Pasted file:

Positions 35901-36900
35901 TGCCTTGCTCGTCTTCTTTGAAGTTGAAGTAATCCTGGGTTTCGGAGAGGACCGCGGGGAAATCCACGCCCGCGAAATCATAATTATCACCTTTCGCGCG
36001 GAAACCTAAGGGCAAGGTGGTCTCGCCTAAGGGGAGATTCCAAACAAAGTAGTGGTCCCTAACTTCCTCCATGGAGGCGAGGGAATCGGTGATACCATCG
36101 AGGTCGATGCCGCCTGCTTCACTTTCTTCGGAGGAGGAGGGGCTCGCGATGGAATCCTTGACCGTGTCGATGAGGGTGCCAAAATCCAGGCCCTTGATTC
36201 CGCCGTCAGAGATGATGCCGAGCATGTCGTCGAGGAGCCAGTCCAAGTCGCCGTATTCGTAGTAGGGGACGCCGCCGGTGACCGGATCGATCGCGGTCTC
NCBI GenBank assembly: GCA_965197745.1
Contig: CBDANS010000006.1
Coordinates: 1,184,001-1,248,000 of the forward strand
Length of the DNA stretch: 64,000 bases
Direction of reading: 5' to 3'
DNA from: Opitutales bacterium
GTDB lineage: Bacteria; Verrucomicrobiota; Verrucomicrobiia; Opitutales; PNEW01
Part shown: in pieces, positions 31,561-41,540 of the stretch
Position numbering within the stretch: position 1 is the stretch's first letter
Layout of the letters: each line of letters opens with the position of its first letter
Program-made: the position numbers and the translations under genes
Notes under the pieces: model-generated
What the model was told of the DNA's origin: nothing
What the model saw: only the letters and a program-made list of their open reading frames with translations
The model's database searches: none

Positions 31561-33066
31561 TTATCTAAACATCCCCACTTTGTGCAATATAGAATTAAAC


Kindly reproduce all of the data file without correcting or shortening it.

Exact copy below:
Positions 35901-36900
35901 TGCCTTGCTCGTCTTCTTTGAAGTTGAAGTAATCCTGGGTTTCGGAGAGGACCGCGGGGAAATCCACGCCCGCGAAATCATAATTATCACCTTTCGCGCG
36001 GAAACCTAAGGGCAAGGTGGTCTCGCCTAAGGGGAGATTCCAAACAAAGTAGTGGTCCCTAACTTCCTCCATGGAGGCGAGGGAATCGGTGATACCATCG
36101 AGGTCGATGCCGCCTGCTTCACTTTCTTCGGAGGAGGAGGGGCTCGCGATGGAATCCTTGACCGTGTCGATGAGGGTGCCAAAATCCAGGCCCTTGATTC
36201 CGCCGTCAGAGATGATGCCGAGCATGTCGTCGAGGAGCCAGTCCAAGTCGCCGTATTCGTAGTAGGGGACGCCGCCGGTGACCGGATCGATCGCGGTCTC
NCBI GenBank assembly: GCA_965197745.1
Contig: CBDANS010000006.1
Coordinates: 1,184,001-1,248,000 of the forward strand
Length of the DNA stretch: 64,000 bases
Direction of reading: 5' to 3'
DNA from: Opitutales bacterium
GTDB lineage: Bacteria; Verrucomicrobiota; Verrucomicrobiia; Opitutales; PNEW01
Part shown: in pieces, positions 31,561-41,540 of the stretch
Position numbering within the stretch: position 1 is the stretch's first letter
Layout of the letters: each line of letters opens with the position of its first letter
Program-made: the position numbers and the translations under genes
Notes under the pieces: model-generated
What the model was told of the DNA's origin: nothing
What the model saw: only the letters and a program-made list of their open reading frames with translations
The model's database searches: none

Positions 31561-33066
31561 TTATCTAAACATCCCCACTTTGTGCAATATAGAATTAAAC